**Back **(6.25)The power switch is in the upper right corner of the alpha's back, next to the very large, soft rubber eyecup. The viewfinder seems small in that great expanse. Two sensors just below the viewfinder, in the embrace of the eyecup, detect when the camera is at eye-level and activate the auto focus. The diopter adjustment is tucked under the right side of the eyecup, and the exposure compensation and lock buttons are to the right of it. The 2.5-inch, 230,000-pixel LCD is centered under the viewfinder. Four control buttons run down its left side. They control the menu, data display, file deletion, and playback. A 4-way controller is to the right of the LCD, but it's more accurate to call it an 8-way controller. In addition to detents for moving up, down, right and left, it controls diagonal movements. At lower right, there's a large switch for the Super SteadyShot stabilization system, and along the bottom edge is a jack for a corded remote control.
**Left Side **(7.5)The left side of the A100 features a broad, stamped-metal strap lug, and a flexible rubber door over a DC power supply jack. The strap lug is sturdy and out of the way of the user's left hand. The rubber door is more durable and seals better than a hard plastic door.
**Right Side **(7.5)The memory card door takes up the rear half of the Sony alpha A100's right side. It's a hard plastic door, and very large. It snaps closed without a latch, and seems relatively delicate. The right-side strap lug is set flush with the upper edge of the camera, which keeps it out of the way, no matter how the user grips the camera.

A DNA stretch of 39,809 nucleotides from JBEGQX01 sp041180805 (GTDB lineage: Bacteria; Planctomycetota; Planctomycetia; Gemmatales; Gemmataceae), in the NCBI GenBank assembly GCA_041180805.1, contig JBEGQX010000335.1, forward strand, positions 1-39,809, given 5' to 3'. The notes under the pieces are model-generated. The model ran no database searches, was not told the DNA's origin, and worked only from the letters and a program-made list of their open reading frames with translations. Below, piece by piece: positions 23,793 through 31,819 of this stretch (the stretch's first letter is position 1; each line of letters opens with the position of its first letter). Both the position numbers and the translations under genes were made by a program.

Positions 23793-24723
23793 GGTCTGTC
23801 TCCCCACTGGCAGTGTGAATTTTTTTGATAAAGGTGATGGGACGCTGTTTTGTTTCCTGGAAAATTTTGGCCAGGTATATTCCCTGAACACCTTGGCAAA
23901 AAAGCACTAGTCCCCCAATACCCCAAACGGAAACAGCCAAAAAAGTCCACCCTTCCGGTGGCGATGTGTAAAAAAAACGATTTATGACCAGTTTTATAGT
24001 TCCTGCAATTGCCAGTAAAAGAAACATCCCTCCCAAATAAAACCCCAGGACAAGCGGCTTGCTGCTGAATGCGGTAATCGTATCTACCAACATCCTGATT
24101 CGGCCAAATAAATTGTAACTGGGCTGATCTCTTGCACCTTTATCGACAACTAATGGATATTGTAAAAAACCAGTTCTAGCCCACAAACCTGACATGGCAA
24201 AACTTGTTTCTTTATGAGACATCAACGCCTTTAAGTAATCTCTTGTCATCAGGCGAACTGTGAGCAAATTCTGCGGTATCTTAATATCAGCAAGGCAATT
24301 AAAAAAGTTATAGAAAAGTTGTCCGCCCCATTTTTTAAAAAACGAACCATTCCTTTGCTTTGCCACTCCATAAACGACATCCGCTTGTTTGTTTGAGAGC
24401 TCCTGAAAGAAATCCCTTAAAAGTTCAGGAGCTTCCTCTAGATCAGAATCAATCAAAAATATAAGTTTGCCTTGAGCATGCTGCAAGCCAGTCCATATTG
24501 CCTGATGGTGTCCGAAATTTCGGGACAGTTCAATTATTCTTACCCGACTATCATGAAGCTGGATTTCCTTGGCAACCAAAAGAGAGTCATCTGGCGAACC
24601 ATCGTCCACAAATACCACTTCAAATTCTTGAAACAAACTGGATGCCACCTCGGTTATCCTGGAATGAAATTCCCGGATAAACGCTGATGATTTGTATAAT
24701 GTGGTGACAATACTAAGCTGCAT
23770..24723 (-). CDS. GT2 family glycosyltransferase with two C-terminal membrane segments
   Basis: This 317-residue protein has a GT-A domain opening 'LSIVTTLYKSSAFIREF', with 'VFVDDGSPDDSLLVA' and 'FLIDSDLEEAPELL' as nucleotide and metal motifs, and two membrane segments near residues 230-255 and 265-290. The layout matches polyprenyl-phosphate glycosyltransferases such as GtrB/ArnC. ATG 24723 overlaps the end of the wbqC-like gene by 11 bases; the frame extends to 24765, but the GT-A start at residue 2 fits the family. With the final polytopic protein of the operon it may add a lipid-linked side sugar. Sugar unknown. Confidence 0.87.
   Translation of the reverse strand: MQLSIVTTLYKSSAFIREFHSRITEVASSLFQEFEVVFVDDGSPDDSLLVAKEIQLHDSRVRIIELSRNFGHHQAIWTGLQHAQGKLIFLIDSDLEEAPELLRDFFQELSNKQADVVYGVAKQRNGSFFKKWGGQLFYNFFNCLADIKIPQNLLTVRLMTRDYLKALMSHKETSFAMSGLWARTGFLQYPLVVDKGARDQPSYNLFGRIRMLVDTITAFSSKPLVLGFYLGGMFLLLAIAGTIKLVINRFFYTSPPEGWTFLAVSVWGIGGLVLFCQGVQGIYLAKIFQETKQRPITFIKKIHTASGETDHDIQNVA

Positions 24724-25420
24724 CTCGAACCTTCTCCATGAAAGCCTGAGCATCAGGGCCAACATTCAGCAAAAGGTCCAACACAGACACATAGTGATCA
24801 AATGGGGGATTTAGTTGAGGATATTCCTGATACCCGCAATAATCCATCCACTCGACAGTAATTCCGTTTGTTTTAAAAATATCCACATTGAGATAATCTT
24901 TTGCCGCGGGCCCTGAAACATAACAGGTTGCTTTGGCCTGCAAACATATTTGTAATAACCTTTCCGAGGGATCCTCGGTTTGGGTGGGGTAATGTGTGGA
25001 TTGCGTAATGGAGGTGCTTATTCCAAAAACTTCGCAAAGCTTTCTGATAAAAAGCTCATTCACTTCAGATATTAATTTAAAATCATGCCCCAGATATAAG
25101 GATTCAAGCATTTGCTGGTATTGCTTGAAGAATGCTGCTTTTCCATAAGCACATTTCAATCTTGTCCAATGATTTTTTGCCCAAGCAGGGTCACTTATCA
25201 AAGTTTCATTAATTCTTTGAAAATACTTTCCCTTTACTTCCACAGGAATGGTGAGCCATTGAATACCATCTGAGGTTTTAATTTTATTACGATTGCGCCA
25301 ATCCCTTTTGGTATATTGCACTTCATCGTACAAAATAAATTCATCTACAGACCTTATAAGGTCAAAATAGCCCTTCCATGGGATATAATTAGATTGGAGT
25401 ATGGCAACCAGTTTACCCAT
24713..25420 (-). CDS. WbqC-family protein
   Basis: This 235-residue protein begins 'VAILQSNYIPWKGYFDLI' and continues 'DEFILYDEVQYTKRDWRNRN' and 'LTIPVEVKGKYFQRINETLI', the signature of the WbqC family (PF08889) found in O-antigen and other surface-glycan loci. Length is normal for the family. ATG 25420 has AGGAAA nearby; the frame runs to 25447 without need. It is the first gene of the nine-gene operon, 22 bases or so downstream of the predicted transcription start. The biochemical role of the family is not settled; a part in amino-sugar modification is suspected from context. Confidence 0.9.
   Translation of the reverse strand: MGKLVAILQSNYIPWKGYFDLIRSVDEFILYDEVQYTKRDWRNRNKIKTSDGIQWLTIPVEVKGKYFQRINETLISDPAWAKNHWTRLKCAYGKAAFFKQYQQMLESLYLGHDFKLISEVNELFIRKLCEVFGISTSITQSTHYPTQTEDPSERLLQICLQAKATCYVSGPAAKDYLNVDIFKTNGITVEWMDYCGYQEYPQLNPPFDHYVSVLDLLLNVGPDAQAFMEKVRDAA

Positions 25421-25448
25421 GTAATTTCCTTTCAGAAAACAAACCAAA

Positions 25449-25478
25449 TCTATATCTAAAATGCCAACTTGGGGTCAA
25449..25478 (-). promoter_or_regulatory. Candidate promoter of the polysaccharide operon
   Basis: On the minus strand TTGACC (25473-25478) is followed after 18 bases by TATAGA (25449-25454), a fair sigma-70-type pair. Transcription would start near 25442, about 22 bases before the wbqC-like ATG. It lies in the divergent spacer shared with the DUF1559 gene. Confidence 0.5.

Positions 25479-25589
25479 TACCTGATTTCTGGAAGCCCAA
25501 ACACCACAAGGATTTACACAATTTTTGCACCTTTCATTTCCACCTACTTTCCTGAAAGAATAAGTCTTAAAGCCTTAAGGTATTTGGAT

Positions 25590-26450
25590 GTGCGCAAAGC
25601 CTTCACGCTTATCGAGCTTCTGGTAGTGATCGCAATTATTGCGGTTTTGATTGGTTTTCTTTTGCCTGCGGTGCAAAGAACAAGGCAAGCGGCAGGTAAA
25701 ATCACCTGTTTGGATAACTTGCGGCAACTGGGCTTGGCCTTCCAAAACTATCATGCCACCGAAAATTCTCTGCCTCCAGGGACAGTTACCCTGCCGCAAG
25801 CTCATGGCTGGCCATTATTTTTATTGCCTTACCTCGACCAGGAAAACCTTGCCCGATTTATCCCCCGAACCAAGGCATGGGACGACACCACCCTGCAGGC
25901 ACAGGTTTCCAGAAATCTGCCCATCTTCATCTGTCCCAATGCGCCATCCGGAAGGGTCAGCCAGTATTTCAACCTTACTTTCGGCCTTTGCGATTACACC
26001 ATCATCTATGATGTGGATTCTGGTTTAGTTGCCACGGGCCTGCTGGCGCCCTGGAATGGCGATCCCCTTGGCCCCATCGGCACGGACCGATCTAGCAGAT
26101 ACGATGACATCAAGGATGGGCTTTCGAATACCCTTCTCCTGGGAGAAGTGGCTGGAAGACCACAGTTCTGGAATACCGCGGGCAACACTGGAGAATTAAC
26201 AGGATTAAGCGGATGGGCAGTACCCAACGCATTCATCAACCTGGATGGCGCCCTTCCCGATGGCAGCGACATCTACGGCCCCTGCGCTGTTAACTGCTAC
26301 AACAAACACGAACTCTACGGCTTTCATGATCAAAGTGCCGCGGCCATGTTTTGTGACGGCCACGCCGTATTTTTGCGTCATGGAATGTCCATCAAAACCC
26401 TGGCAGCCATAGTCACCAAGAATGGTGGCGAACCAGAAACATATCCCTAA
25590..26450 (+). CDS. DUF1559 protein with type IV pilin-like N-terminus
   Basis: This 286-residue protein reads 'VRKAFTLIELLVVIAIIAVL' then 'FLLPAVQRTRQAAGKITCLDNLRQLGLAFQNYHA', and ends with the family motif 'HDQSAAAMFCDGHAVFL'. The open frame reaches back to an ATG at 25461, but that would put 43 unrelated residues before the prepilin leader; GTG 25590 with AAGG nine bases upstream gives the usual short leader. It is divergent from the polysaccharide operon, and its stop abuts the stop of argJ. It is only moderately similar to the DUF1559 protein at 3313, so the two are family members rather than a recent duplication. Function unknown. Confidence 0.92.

**Top **(6.0)There are two big dials on top of the Sony α (alpha) A100: a standard mode dial on the right side of the viewfinder hump, and a similar-looking function dial on the left. The function dial has a button in the middle, which activates its controls. Sony's nonstandard flash shoe is on top of the hump. The burst mode control is a button between the mode dial and the strap lug. The black plastic shutter release is on top of the grip, and a control dial pokes up from the top of the grip, forward of the release. It's a simple, clear layout.
The bottom of the A100 features a metal tripod socket centered under the lens axis, and a battery compartment door. The door latches closed, which is more secure and durable than a friction closure. A metal label nearly surrounds the tripod socket, and unless the user is very careful, the label is likely to get scratched as the camera is mounted on a tripod. That wouldn't detract from the function of the alpha, but we'd rather see a textured surface that would conceal minor scuffs.